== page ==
The string of actions culminated in an event yesterday afternoon on the museum’s front steps. Around 20 artists and activists gathered at the entrance to ROM, which is flanked by banners advertising the Death exhibition. They brought offerings to a large-scale ofrenda, a traditional Mexican display to commemorate deceased loved ones and draw their souls back into the world with gifts and offerings, created for the thousands of Palestinians who have been killed by Israeli forces over the past month.
Another artist in the exhibition, Norma Rios-Sierra, had created an ofrenda for the show that celebrated her late father, who died from COVID-19. Since the museum had closed abruptly, her work could not be exhibited on November 1, Día de los Muertos, the day when ofrendas are traditionally installed inside Mexican homes.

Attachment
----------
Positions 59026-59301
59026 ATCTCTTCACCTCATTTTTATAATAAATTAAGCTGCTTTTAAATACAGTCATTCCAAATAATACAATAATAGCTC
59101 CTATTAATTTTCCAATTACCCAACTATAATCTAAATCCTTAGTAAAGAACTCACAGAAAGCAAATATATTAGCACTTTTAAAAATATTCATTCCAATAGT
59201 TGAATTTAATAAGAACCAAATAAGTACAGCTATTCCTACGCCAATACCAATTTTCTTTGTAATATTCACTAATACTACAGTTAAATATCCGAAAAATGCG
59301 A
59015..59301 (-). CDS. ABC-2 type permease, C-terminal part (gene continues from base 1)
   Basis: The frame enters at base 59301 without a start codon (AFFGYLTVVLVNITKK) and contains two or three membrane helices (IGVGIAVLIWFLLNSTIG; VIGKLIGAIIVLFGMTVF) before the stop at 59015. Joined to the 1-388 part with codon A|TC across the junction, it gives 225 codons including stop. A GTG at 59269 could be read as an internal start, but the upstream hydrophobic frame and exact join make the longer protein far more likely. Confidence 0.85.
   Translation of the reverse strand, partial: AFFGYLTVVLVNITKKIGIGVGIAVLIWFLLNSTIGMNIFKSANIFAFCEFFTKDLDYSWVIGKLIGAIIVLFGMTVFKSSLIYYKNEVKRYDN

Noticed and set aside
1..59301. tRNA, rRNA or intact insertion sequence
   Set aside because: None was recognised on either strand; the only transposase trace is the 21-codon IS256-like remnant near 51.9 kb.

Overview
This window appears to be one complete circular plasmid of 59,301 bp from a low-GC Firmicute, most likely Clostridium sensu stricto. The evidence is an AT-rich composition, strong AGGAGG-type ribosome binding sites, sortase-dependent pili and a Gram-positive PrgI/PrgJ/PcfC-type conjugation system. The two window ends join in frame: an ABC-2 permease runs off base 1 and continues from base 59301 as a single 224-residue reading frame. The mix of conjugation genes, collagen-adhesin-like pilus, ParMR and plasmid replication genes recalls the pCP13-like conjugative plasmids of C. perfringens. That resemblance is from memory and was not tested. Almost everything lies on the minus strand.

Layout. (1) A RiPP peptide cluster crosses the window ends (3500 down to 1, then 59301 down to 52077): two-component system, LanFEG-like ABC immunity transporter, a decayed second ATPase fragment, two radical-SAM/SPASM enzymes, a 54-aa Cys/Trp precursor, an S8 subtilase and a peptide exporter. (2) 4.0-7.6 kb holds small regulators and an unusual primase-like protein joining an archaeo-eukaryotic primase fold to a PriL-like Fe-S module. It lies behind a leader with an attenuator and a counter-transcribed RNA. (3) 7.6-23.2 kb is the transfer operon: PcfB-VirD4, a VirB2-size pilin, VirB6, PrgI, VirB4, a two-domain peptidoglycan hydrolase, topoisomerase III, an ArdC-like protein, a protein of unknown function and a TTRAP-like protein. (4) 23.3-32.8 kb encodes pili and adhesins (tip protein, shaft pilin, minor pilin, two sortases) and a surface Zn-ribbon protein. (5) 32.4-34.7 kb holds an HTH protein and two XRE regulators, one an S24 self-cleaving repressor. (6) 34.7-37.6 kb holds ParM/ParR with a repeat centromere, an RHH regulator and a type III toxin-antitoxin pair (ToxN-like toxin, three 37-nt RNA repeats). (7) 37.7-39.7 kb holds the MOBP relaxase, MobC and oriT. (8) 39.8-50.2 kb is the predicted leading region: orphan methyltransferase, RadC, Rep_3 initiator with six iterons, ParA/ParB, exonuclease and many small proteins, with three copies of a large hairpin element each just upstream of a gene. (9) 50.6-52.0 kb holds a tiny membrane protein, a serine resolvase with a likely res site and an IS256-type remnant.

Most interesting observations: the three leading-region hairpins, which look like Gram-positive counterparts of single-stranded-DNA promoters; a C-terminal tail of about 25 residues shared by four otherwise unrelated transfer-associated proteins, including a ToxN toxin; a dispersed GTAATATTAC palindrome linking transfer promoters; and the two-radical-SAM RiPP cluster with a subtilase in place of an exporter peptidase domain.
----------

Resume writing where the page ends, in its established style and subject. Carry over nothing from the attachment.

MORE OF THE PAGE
Outside ROM, artists and activists left offerings ranging from oranges to incense at a large-scale version of Rios-Sierra’s work, the original still inside the shuttered exhibition galleries.
“These moments where we are able to gather and show our solidarity are precious to me, and this gesture felt like a way to be together with spirit in a time of extreme grief,” said Alize Zorlutuna, a Toronto-based artist. He contributed an offering from a 2021 artwork — a jar of Palestinian olive oil infused with za’atar he grew in his garden. “Just to gather with others who stand against censorship, stand against occupation on the Palestinian side — it’s important to my spirit to keep going with the struggle.”